Defense: Veronica Daigle, assistant secretary for readiness. Daigle most recently was principal deputy assistant secretary for readiness, and she previously was a senior adviser for national security at the Office of Management and Budget. She also was director of the Defense Department’s force and infrastructure analysis division in the Office of Cost Assessment and Program Evaluation.
Casey Wardynski, assistant secretary of the Army for manpower and reserve affairs. Wardynski most recently was CEO of FISH Technologies and previously was superintendent for Huntsville City Schools in Alabama. He served more than 30 years as a U.S. Army officer, and he was director of the Army’s Office of Economic and Manpower Analysis.
Education: Scott Stump, assistant secretary for career, technical and adult education. Stump is chief operating officer of Nebraska-based Vivayic Inc., a company that provides education consulting and curriculum design. He previously was assistant provost for career and technical education with the Colorado Community College System.
Energy: Christopher Fall, director, Office of Science. Fall is principal deputy director of the department’s Advanced Research Projects Agency. He previously served in the Office of Naval Research in a variety of roles, including chief scientist. He also served for three years at the White House’s Office of Science and Technology Policy.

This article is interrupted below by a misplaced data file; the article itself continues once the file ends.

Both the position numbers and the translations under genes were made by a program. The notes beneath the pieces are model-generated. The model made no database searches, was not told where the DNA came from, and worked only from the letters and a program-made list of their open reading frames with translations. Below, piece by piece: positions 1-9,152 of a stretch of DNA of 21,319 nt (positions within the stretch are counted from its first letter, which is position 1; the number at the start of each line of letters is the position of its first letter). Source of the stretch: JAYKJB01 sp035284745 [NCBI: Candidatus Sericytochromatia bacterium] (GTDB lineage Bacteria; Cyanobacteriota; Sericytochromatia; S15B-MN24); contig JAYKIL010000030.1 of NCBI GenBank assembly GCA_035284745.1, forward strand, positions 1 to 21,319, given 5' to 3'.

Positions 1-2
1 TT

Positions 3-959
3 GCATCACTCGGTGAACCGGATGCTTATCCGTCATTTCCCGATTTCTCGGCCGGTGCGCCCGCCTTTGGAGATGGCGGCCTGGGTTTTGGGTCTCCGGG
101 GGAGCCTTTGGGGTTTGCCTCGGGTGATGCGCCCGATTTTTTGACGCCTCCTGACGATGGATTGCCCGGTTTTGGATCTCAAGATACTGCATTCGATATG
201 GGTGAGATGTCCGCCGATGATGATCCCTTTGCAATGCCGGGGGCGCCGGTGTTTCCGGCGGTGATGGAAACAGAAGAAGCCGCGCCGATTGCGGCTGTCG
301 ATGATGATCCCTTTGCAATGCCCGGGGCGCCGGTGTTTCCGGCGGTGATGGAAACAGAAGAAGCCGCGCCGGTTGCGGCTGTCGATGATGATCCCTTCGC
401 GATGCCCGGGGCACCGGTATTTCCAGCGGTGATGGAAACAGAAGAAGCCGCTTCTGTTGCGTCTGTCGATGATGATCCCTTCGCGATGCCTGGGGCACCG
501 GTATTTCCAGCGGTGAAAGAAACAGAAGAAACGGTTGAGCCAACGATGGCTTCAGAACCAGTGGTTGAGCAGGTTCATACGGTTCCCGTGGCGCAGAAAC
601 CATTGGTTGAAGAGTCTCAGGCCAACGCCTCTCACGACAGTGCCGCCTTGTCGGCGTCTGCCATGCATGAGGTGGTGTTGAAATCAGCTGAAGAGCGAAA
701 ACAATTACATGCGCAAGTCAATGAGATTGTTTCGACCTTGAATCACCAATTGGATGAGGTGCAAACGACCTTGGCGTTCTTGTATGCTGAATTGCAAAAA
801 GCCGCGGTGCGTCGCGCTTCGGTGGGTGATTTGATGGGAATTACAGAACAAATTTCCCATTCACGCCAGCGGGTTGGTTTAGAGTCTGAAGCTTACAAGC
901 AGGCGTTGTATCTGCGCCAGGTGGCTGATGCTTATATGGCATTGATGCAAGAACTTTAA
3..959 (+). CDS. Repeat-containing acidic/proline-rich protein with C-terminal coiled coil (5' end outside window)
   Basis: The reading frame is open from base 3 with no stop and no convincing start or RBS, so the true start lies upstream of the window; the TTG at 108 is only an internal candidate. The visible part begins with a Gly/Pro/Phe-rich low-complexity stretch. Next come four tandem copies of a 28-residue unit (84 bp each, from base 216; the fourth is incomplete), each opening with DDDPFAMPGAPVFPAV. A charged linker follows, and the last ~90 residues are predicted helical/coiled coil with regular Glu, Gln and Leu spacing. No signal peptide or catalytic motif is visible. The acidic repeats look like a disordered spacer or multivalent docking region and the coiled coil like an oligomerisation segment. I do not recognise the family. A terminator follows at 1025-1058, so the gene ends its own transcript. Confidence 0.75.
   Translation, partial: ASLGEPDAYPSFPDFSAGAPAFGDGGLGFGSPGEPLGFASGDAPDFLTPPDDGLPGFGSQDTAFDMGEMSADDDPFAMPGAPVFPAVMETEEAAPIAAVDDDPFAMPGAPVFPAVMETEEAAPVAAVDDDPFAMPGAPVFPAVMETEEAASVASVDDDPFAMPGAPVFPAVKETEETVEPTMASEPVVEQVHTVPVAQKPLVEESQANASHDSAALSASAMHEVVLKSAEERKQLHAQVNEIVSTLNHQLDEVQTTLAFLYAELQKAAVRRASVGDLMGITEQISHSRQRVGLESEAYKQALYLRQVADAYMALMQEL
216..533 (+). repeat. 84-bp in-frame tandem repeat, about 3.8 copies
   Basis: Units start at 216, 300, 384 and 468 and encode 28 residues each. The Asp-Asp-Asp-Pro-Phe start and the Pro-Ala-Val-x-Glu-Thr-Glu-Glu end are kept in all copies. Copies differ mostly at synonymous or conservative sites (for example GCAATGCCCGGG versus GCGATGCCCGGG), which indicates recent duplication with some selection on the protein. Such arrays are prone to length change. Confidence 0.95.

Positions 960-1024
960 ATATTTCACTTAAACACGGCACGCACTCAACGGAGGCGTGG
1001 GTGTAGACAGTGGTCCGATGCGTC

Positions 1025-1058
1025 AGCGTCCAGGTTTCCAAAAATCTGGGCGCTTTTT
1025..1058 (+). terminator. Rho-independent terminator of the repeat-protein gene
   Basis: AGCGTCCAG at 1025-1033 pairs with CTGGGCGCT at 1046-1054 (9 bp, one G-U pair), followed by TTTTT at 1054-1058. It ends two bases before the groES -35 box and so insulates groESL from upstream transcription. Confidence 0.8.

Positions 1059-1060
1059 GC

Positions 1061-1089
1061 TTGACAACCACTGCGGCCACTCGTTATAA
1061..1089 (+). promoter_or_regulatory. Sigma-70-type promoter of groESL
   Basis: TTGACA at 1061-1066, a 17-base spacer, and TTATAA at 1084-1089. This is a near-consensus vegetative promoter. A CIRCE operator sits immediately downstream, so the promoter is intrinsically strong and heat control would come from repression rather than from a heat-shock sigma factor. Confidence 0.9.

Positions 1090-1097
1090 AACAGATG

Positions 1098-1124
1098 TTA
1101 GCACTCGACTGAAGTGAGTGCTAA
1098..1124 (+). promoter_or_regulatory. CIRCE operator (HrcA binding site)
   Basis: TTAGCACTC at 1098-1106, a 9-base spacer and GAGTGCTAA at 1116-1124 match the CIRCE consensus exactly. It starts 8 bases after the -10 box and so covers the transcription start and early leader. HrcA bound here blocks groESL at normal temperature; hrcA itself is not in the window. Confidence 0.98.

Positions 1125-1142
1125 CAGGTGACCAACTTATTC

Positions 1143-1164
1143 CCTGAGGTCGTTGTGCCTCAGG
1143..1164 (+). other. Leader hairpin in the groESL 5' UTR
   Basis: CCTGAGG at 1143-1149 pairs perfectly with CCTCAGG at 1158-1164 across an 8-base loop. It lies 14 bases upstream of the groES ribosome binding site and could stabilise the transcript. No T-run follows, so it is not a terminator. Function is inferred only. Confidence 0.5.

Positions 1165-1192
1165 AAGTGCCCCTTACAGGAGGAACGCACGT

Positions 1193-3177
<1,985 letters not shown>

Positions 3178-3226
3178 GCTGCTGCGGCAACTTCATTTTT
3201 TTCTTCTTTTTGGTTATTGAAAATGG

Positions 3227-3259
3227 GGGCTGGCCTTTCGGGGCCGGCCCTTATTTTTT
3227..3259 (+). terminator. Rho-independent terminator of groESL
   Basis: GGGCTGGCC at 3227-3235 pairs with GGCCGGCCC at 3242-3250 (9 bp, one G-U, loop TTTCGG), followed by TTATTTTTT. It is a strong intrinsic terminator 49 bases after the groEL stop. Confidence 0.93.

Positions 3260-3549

Housing and Urban Development: Michael Bright, president, Government National Mortgage Association. Bright is the executive vice president, chief operating officer and acting presient of GNMA. He previously was director for financial markets at the Milken Institute and a senior vice president at investment management firm BlackRock/PennyMac. He has served as a senior financial policy adviser for Sen. Bob Corker, R-Tenn.
Labor: Gordon Hartogensis, director, Pension Benefit Guaranty Corporation. Hartogensis is a technology investor.
State: Ronald Mortenson, assistant secretary for population, refugees and migration. Mortensen is a retired Foreign Service officer, who worked for 15 years in the Agency for International Development’s Office of Foreign Disaster Assistance. He more recently worked at the conservative Center for Immigration Studies, a hardline anti-immigration group.